Invest in our roads to benefit the economy - RHA
By James Barwise RHA Policy Advisor
With speculation increasing that the multi-billion-pound Birmingham to Manchester section of HS2 could be scrapped it’s worth examining how investment in our roads can deliver benefits to the economy.
In May 2020, National Highways opened their award-winning A14 improvement scheme to the public. The A14 carries around 85,000 vehicles per day; 26% of this is HGV traffic, with many lorries operating on the Felixstowe-Nuneaton corridor.
Prior to the scheme it was frequently congested and traffic was often disrupted by breakdowns, accidents and roadworks. To make this road fit for purpose, National Highways had to deliver nine miles worth of widening existing carriageway, and 12 miles of new bypass. The cost? £1.5 billion.
In the meantime, Birmingham City Council made the headlines this summer by being the latest Council to issue a Section 114 notice, following Croydon and Thurrock, effectively declaring itself bankrupt. It shouldn’t surprise us therefore that any money provided to local authorities for the sake of road maintenance will be reallocated into other priorities.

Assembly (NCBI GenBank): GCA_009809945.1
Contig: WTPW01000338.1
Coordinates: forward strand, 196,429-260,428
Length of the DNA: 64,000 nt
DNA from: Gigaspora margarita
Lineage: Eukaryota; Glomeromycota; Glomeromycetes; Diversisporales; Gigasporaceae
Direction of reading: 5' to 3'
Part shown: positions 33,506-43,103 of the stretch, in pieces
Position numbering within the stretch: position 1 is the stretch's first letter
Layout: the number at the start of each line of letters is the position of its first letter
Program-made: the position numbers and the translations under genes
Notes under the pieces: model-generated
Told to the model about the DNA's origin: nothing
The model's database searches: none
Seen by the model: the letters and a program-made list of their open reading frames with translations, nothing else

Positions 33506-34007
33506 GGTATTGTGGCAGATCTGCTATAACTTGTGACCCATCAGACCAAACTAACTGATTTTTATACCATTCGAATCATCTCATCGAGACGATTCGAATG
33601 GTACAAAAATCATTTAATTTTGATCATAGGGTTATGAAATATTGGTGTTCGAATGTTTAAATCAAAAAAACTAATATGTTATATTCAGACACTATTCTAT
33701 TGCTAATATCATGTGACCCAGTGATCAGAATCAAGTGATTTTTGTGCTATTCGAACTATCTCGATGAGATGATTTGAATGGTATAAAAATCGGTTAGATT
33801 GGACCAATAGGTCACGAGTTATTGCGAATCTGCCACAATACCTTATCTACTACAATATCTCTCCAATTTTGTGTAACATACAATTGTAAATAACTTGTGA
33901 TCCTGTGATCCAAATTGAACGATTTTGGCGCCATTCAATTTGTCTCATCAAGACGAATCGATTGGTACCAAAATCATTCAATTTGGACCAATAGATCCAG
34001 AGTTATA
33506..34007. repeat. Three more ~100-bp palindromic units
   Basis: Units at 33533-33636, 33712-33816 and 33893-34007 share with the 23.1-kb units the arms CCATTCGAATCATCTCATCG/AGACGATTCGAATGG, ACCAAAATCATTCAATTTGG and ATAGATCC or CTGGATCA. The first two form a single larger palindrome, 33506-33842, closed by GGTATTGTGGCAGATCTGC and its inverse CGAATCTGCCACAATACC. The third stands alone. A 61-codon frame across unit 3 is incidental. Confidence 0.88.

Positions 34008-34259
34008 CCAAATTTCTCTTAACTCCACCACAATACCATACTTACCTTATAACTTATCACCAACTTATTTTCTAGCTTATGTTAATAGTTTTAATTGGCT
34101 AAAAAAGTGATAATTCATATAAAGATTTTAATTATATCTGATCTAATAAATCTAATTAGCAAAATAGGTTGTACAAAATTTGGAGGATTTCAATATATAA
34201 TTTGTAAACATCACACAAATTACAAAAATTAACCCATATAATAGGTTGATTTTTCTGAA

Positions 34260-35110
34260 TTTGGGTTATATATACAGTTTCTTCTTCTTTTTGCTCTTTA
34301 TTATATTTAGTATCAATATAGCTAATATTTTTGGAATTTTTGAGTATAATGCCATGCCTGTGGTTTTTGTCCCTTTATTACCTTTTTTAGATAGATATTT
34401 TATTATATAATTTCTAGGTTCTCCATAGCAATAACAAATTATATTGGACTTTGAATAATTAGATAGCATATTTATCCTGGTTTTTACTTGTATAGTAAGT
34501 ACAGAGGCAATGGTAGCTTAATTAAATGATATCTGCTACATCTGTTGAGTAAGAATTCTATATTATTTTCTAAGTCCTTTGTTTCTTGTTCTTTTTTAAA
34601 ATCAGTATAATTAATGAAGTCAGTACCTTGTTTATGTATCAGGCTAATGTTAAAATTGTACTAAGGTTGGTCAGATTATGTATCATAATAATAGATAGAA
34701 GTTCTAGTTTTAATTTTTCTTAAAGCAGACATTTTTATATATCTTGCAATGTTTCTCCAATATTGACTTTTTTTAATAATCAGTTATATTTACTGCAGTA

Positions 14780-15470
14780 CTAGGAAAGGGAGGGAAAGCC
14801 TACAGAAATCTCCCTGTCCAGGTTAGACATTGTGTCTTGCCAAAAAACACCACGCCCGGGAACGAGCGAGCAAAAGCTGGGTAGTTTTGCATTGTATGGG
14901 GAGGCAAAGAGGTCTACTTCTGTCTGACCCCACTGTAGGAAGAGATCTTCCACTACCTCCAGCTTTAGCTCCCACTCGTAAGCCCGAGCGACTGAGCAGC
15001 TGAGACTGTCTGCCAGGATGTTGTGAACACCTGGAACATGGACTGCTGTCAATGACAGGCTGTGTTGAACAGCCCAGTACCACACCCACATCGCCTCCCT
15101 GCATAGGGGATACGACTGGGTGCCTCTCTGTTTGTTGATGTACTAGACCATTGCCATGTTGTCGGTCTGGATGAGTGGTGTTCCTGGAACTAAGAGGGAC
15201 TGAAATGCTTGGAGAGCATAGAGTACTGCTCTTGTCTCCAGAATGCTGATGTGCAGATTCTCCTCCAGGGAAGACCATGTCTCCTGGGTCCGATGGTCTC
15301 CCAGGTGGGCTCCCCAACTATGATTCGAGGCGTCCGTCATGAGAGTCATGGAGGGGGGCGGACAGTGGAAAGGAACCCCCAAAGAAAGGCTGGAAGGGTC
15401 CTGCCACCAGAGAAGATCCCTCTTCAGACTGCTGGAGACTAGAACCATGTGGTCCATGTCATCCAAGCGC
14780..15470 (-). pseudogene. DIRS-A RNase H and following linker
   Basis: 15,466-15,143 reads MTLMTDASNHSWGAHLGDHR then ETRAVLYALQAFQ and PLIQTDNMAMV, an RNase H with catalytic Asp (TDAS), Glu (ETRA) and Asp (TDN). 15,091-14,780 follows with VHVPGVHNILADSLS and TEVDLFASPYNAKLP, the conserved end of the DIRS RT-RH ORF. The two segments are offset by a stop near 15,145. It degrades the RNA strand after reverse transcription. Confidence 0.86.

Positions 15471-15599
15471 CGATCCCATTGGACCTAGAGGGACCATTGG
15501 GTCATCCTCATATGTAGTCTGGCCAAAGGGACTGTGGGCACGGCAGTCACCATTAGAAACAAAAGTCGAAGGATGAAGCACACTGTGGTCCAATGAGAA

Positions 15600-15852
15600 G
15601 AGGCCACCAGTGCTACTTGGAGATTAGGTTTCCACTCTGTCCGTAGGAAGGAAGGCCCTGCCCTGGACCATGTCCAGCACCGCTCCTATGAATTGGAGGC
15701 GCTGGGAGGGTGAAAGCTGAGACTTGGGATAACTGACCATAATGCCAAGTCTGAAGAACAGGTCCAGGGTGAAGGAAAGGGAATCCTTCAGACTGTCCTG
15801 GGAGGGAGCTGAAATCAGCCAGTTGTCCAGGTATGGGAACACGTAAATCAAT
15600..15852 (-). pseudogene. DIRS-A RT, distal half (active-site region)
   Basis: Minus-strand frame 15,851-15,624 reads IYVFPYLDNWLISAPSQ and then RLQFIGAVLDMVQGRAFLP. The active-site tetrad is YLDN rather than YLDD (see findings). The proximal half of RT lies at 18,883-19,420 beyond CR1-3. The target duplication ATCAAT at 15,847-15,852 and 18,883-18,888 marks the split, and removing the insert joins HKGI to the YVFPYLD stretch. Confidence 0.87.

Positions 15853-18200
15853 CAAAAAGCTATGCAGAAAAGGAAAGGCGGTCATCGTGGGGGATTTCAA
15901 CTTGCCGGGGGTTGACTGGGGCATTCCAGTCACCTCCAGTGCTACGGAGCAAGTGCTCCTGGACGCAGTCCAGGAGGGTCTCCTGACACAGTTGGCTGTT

With the right levels of funding, local authorities can get on with the job of fixing potholes and improving networks to increase efficiency. The results of the 2022 ALARM survey demonstrated a considerable disparity in costs, with planned works costing an average of 35% less than reactive repairs in England (£46 planned; £71 reactive) and 57% less in Wales (£45 planned; £105 reactive). The cost of repairing the backlog of potholes across the country is thought to be £12bn. A huge sum of money, but a worthwhile investment in the long term.
For now, HS2 is still on the table. But as the costs continue to spiral many people in our industry and beyond will ask whether the money is better spent on our roads.
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